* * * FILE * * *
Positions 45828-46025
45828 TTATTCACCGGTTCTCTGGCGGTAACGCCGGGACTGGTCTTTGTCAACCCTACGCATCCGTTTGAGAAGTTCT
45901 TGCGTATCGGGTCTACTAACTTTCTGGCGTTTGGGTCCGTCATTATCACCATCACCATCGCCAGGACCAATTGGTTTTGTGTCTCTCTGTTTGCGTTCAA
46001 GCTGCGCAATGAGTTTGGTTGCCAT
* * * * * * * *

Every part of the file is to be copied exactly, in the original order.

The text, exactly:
Positions 45828-46025
45828 TTATTCACCGGTTCTCTGGCGGTAACGCCGGGACTGGTCTTTGTCAACCCTACGCATCCGTTTGAGAAGTTCT
45901 TGCGTATCGGGTCTACTAACTTTCTGGCGTTTGGGTCCGTCATTATCACCATCACCATCGCCAGGACCAATTGGTTTTGTGTCTCTCTGTTTGCGTTCAA
46001 GCTGCGCAATGAGTTTGGTTGCCAT